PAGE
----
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How the ‘rampant’ US is setting global oil supply for 2014

Rising U.S. oil production - led by the country's shale revolution - will help neutralize supply disruptions from Libya and Iraq, making global markets less vulnerable to price shocks.

Abundant U.S. supply, together with the possible return of Iranian crude exports, will guide prices lower, possibly forcing the Organization of Petroleum Exporting Countries (OPEC) to cut production this year if benchmarks fall well-below $100 a barrel, traders and analysts say.

(Read more: US crude production continues relentless rise: IEA)

Stan Honda | AFP/Getty Images

The U.S. - the world's largest energy consumer - is set to overtake Saudi Arabia and Russia as world's largest oil producer, raising production by a projected 1 million barrels a day next year, the third annual increase in a row, Deutsche Bank said in a Jan. 14 report.

"Rising U.S. oil supply growth alone is sufficient to effectively take the edge out of geopolitical risk for the oil market," said Soozhana Choi, head of energy research at Deutsche Bank. "While the U.S. shale oil revolution has more often than not been framed within a North American context, the pressure is coming to bear on the global oil balance."

(Read more: Oil price caught up in fallout from Iran nuclear deal)

Global oil balances are looking increasingly "oversupplied" because of "rampant" U.S. oil supply, Deutsche's Choi said, while the expected normalization of Iranian oil exports "poses meaningful downward pressure on oil prices."

Technological breakthroughs in the upstream oil and gas industry have helped accelerate the extraction of hydrocarbons trapped in shale rock formations though opponents claim this is causing major environmental degradation.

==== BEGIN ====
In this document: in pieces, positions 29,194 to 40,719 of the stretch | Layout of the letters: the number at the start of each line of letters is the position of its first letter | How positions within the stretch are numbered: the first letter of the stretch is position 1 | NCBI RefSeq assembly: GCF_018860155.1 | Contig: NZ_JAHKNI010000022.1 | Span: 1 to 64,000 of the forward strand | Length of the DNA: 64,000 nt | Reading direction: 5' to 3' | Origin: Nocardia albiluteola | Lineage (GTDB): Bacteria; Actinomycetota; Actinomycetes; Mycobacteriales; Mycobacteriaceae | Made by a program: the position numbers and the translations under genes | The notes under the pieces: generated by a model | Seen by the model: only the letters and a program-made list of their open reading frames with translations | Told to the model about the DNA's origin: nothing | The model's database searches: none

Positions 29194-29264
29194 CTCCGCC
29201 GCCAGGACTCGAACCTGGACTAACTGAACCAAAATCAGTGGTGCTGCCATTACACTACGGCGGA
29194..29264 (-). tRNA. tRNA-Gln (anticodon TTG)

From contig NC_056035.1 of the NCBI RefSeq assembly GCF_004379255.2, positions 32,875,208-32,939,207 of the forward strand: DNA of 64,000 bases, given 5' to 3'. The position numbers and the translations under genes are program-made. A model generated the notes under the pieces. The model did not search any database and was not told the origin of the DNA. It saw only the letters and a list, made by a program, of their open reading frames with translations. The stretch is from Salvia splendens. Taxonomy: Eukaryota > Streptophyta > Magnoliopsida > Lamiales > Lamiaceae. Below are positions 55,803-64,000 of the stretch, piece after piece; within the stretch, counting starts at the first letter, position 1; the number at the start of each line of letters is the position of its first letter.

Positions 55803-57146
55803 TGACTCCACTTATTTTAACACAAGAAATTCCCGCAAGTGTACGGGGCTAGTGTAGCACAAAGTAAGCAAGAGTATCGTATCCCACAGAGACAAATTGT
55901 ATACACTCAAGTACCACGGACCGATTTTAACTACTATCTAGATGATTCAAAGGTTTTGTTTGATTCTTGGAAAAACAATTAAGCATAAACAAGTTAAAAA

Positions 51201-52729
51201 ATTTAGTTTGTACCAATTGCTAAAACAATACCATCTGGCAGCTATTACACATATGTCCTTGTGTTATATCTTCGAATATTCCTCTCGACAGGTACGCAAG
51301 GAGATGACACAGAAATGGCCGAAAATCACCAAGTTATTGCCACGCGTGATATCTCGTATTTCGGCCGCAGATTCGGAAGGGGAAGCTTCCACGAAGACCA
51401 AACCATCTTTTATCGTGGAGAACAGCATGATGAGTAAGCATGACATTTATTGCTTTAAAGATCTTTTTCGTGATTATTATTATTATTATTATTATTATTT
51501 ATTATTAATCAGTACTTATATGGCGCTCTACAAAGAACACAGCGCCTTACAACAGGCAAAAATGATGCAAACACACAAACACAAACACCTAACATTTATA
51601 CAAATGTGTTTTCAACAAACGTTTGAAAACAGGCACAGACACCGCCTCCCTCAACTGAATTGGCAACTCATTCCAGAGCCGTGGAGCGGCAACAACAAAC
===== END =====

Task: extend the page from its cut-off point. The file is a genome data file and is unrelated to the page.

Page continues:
Eugen Weinberg, global head of commodities research at Commerzbank, said Brent crude's "very tight range" between $100 and $120 a barrel over the past three years reflects how supply-led price spikes have been contained by a constructive supply environment.

"The basic factor keeping oil prices from rising over the coming months, maybe years, is probably what we've been witnessing in the shale boom in the U.S.," Weinberg told CNBC's 'Squawk Box' on Friday.

Annual U.S. production capacity additions of 1 million barrels a day will likely continue over the coming years, Weinberg said, "definitely taking the heat from the market."

'Crescent of Chaos'

(Read more: Fight in Iraq has oil traders holding their breath)

But political risk strategists warn global risks to supply will continue to unnerve markets -- regardless of the supply boom underway in the US.

"Events in Iraq and Libya underline the fact that non-negligible threats to oil output are to be found more widely in the region," said Alastair Newton, Nomura's Senior Political Analyst said in a Jan.15 report.

Deepening tensions between Sunni and Shia Muslims in an area of the Middle East Newton calls the "crescent of chaos" – focused primarily around Syria, Iraq and Iran -- means oil price risks from this first quarter "and beyond may be skewed to the upside."

For Iraq, deteriorating security concerns and increasingly "sclerotic" governance threatens to slow investment in new output, putting in doubt even the International Energy Administration's "conservative" production forecast of 6 million barrels a day by 2020, Newton said.

Still, oil industry executives say recent supply shocks haven't had the same impact on the market as in the past because of the offset from U.S. supplies which is putting America on the path towards energy independence.

'Self-Sufficient'

(Read more: Exporting oil a good idea? Not everyone thinks so)

Rex Tillerson, CEO of the world's largest publicly traded oil company Exxon Mobil, said the U.S. is on track to achieve energy self-sufficiency by 2020.

"I think it is realistic that the U.S. could be energy self-sufficient by the end of this decade," Tillerson told CNBC in a Jan. 9 interview. "We're already the world's largest natural gas producer (and) last year crude oil production surpassed levels not seen since the 1980s."

However, former U.S. policymakers and ex-generals warn the oil boom and reduced energy imports don't fully guarantee energy security.

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